In vivo effect of bevacizumab-loaded albumin nanoparticles in the treatment of corneal neovascularization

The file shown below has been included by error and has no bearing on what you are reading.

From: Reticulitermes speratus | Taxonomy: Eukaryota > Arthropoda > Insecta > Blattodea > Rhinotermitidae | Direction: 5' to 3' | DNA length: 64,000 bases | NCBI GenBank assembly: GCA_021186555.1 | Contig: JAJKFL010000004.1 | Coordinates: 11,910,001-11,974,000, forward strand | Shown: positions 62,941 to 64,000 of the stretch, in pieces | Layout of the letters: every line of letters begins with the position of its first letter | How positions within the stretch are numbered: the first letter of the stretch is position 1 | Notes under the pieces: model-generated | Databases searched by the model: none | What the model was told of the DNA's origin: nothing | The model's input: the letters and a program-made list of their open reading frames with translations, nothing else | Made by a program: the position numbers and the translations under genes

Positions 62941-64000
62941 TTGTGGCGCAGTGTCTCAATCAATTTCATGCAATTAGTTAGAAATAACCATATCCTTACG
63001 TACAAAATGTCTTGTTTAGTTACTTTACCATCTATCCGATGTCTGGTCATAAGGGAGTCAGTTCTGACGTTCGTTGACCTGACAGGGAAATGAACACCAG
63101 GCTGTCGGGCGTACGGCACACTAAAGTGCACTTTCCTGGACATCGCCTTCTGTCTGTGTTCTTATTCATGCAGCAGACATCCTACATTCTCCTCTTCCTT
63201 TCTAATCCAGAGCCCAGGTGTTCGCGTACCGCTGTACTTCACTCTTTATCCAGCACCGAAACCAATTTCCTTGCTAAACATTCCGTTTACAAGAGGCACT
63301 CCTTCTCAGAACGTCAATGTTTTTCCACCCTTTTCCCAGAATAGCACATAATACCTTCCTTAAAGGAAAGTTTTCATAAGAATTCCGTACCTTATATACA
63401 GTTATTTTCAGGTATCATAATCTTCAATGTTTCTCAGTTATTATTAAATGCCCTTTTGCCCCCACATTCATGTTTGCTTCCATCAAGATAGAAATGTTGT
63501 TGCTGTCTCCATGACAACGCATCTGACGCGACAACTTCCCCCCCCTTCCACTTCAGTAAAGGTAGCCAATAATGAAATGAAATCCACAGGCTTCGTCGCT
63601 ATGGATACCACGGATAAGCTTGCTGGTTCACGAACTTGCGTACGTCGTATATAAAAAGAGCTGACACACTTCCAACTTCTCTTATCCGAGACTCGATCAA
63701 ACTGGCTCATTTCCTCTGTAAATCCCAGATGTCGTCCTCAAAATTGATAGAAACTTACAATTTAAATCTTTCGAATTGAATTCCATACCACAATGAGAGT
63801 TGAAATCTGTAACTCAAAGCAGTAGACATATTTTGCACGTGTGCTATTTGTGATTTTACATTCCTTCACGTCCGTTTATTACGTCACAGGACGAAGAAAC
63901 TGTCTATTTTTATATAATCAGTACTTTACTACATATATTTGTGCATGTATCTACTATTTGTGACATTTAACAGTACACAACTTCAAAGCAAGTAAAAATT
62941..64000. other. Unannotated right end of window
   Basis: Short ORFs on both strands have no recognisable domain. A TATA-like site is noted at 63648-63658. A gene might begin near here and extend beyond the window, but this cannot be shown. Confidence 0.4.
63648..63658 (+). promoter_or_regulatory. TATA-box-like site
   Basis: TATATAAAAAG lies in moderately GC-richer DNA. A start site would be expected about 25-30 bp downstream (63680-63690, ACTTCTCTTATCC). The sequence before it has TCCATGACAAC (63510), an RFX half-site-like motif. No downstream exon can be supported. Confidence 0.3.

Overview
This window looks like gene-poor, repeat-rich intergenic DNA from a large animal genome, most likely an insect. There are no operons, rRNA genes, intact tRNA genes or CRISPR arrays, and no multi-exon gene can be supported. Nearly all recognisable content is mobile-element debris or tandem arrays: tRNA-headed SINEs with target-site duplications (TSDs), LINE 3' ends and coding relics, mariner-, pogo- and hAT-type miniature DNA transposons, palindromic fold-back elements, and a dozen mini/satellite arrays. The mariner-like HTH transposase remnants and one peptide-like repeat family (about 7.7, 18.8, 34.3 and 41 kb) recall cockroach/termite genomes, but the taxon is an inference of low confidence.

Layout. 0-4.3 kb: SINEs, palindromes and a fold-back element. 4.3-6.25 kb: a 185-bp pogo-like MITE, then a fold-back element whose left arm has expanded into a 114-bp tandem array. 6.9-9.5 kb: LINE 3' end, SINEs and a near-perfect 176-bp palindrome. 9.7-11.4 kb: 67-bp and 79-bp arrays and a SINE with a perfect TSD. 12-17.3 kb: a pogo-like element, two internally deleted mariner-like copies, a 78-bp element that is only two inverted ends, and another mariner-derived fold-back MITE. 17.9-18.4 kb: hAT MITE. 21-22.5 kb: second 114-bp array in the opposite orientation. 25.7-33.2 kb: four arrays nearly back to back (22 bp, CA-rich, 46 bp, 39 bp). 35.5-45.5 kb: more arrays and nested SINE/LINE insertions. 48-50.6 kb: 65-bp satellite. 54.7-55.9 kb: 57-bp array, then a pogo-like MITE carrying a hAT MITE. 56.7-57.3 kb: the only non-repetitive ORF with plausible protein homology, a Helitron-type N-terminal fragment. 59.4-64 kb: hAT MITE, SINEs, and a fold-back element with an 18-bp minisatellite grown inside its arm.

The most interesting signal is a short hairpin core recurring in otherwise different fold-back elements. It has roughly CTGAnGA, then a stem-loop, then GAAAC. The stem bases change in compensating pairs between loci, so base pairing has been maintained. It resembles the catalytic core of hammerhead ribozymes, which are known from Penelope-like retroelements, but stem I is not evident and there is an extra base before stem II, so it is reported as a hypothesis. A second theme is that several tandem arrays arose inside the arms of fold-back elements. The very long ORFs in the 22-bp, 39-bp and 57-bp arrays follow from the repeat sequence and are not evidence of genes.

Corneal neovascularization (CNV) is associated with different ocular pathologies, including infectious keratitis, trachoma or corneal trauma. Pharmacological treatments based on the topical application of anti-VEGF therapies have been shown to be effective in the treatment and prevention of CNV. The aim of this work was to evaluate the effect of bevacizumab-loaded albumin nanoparticles in a rat model of CNV. Bevacizumab-loaded nanoparticles, either "naked" (B-NP) or coated with PEG 35,000 (B-NP-PEG), were administered once a day in the eyes of animals (10 mu L, 4 mg/mL every 24 h) during 7 days. Bevacizumab and dexamethasone were employed as controls and administered at the same dose every 12 h. At the end of the study, the area of the eye affected by neovascularization was about 2-times lower for animals treated with B-NP than with free bevacizumab. In the study, dexamethasone did not demonstrate an inhibitory effect on CNV at the employed dose. All of these results were confirmed by histopathological analysis, which clearly showed that eyes treated with nanoparticles displayed lower levels of fibrosis, inflammation and edema. In summary, the encapsulation of bevacizumab in human serum albumin nanoparticles improved its efficacy in an animal model of CNV.